Finally, legal separation lays the groundwork for a future divorce, if one is ever sought. This means that agreements reached in the separation process (child custody, property division, etc.) are likely to be carried in to a final decree if the parties do ever seek a divorce. So, do not consider the terms of a separation agreement to be a temporary measure only, because those terms may be made permanent in a later divorce proceeding. Alternatively, legal separation, unlike a divorce, can be terminated at some point in the future. If a couple gets divorced, they would need to get married again to attempt to “undo” their decision to divorce. Separation, on the other hand, can later be terminated by the court and the marriage resumed.

Informal (non-legal) Separation vs. Legal Separation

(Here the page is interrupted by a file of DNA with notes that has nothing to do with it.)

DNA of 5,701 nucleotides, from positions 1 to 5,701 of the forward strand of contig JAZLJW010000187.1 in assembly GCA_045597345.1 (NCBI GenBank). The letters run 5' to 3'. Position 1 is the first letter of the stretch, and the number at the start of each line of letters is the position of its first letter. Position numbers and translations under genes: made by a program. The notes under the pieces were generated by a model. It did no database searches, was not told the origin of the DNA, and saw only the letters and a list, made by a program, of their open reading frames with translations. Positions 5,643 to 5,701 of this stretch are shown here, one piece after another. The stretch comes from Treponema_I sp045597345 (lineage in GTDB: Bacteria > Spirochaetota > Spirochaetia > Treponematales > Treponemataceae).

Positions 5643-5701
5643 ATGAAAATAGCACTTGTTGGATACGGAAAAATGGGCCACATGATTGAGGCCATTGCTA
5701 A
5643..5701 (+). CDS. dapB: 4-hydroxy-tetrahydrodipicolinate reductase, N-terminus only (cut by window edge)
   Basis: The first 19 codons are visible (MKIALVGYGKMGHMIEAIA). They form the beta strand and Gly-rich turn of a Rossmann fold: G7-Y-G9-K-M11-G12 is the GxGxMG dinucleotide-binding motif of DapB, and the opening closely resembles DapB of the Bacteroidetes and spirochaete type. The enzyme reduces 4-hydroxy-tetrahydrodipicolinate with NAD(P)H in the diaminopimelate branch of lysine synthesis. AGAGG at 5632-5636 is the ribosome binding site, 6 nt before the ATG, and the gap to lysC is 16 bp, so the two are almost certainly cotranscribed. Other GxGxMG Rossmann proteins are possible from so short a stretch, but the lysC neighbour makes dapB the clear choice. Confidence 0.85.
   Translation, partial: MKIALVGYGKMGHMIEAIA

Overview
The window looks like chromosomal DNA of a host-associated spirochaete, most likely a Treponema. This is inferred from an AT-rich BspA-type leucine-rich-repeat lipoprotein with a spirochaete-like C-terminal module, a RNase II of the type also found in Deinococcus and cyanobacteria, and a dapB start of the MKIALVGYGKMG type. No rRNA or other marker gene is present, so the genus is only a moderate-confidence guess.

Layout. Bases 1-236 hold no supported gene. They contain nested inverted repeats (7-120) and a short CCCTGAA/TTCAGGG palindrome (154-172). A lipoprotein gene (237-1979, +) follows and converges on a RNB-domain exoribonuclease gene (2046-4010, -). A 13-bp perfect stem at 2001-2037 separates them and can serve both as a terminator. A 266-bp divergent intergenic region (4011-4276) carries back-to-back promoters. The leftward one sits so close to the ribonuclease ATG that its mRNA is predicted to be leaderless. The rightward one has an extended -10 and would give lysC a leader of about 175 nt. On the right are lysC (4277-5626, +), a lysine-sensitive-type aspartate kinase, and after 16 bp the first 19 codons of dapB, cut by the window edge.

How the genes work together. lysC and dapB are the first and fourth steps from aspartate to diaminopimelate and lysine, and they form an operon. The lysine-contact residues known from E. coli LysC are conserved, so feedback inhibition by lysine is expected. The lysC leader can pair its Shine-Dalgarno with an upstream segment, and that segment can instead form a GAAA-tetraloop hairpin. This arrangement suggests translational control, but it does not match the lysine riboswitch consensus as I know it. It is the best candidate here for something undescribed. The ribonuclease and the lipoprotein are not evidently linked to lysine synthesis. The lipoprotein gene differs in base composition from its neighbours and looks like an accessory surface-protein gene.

Moving out, or cutting off contact with your spouse may physically separate you from your spouse, but this is not recognized by the Courts or the State of Nebraska, and will have little to no legal effect. Legal separation on the other hand, is a formal recognition that a marriage has been more-or-less suspended, or is on the path to being dissolved permanently. Legal separation is not as final as divorce, but does accomplish many similar goals. Again, however, it is necessary to go through the appropriate court procedures to have a separation legally recognized, and to obtain the legal benefits that it offers.

Reasons For Separation

Legal separation accomplishes many of the same things as divorce, but stops short of permanently dissolving the marriage. Couples may want to pursue separation in place of dissolution for a few main reasons: